Another perennial contender for the best trading simulator, HowTheMarketWorks’ paper trader is especially geared to help beginning investors. Starting with $100,000, paper traders can invest as simply or as complexly as they like.
The overall goal of HowTheMarketWorks is to ensure a full understanding of financial tools, so there are ample resources and research papers that traders can take advantage of while building their portfolios: Analyst ratings, financial statements, news and events, and so forth. ETFs, mutual funds, options, and futures are also available, making this simulator attractive even to veteran investors.
When choosing a trading simulator, look for one whose ease of use corresponds to your overall level of investment experience. Some simulators come with fairly basic features, making them simple to use for educational purposes. Others offer more complex investment options, automated scenarios, and richer arrays of features that advanced investors may find important.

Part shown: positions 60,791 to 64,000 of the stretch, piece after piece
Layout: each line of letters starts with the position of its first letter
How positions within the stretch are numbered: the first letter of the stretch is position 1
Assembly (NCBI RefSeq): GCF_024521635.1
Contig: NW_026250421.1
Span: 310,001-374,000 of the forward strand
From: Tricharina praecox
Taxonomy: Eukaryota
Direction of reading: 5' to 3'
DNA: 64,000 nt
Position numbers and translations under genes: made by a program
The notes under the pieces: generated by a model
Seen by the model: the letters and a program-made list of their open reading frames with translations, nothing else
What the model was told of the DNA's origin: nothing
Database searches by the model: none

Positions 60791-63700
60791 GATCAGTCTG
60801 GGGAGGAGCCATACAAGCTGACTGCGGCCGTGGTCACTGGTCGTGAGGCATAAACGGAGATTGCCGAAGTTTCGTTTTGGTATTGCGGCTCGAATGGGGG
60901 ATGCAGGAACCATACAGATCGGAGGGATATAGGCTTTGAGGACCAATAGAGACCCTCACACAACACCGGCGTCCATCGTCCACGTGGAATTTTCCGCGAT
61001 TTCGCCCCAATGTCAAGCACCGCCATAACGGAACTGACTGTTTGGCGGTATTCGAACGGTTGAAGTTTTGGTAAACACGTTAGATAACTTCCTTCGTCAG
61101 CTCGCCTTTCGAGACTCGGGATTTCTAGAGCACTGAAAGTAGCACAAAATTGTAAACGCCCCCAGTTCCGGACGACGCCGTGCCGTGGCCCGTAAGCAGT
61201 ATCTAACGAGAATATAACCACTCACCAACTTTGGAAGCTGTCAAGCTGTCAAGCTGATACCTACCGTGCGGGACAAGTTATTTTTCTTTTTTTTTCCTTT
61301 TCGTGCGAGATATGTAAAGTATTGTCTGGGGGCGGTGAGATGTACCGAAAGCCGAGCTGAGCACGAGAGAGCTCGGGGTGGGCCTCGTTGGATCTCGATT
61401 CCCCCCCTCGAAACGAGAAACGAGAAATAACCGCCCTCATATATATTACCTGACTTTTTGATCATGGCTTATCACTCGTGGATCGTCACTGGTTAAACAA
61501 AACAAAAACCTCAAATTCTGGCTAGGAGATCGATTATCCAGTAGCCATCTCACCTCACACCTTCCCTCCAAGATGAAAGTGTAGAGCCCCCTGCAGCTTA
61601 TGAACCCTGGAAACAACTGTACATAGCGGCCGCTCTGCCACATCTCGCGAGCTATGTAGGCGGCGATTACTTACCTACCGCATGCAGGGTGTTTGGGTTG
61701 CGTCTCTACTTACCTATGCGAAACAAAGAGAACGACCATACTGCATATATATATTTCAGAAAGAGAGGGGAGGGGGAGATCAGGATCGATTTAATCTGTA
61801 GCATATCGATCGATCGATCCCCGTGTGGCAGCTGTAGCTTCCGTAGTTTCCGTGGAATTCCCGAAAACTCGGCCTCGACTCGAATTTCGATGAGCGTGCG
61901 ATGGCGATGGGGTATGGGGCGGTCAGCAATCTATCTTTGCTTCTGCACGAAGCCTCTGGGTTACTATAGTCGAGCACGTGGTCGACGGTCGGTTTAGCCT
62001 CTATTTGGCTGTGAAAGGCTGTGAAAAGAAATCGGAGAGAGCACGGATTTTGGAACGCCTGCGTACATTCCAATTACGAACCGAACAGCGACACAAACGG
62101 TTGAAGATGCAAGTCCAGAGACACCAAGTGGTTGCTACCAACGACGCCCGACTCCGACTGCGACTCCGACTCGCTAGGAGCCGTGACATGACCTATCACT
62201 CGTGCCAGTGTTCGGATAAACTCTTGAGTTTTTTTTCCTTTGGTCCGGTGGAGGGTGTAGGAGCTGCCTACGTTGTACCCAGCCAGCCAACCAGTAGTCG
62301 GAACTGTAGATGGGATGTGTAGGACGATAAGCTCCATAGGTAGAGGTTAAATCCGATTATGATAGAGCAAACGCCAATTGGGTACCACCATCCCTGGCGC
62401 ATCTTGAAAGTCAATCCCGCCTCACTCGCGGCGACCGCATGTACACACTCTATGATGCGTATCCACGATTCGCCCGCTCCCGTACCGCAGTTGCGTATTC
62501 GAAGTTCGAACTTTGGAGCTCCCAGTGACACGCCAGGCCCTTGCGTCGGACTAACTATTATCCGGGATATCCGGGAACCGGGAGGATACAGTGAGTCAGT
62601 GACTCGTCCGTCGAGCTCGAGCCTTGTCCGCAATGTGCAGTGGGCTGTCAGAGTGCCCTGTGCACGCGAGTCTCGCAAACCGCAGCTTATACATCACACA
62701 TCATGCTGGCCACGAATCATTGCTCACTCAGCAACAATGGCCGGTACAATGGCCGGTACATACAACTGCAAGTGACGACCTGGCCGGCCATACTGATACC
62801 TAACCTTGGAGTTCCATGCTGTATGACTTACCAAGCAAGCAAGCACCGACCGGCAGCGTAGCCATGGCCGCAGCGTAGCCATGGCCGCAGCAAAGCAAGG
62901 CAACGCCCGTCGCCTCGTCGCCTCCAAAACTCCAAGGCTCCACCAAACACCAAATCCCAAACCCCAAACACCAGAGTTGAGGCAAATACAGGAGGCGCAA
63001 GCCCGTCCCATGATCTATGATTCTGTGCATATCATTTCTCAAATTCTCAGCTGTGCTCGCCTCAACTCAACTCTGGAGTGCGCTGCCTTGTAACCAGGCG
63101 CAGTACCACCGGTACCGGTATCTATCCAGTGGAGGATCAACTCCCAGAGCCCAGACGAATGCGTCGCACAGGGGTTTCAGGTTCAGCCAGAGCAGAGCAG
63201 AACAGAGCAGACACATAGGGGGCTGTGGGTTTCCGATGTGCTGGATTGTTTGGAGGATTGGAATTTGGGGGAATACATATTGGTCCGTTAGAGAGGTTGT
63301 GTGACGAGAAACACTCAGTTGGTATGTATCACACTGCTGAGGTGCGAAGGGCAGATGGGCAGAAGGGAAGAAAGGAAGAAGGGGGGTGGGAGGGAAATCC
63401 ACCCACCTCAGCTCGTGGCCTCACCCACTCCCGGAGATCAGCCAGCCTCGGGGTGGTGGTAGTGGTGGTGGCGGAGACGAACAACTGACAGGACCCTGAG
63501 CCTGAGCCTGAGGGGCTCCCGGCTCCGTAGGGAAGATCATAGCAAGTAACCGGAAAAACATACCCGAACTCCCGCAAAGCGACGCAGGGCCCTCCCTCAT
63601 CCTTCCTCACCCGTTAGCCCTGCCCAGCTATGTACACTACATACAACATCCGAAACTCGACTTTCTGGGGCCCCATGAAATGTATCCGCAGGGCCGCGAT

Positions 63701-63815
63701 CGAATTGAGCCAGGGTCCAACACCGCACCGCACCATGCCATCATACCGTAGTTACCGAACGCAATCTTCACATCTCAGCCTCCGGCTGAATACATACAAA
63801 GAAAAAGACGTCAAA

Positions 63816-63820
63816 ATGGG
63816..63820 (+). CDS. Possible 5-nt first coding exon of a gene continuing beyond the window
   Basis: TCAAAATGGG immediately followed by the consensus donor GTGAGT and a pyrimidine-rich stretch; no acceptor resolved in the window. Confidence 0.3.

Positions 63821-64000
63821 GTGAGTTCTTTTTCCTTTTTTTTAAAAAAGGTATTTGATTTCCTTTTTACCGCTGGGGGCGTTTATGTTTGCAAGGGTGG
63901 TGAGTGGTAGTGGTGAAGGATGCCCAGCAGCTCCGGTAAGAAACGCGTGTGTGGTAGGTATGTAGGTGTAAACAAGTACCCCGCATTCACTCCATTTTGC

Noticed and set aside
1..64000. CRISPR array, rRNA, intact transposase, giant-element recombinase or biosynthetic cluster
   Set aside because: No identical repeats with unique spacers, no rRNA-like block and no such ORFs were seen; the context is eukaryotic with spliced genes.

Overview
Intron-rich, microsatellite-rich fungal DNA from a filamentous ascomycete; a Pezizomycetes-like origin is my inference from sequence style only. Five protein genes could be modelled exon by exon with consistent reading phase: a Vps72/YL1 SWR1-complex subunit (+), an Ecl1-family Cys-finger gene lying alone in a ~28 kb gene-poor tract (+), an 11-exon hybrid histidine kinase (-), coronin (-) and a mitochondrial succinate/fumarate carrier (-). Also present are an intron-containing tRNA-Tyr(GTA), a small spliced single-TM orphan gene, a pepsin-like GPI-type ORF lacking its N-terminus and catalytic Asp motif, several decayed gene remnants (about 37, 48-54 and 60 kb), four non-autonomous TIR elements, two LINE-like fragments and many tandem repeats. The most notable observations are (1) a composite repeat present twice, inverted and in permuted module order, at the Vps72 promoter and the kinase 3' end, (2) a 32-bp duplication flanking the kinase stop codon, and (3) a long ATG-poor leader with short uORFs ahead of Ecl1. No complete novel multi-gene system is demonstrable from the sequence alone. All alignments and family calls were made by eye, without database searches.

If you’re entirely new to the trading game, treat a trading simulator as an educational tool — once you’ve nailed down the fundamentals, use the virtual platform to progressively learn about more elaborate or complicated stock market concepts.
Help from Gorilla Trades
Whatever level of experience you may have in the stock market, Gorilla Trades can position you toward real profits with our heavily vetted, thoroughly researched stock picks. To learn more, set up a free trial.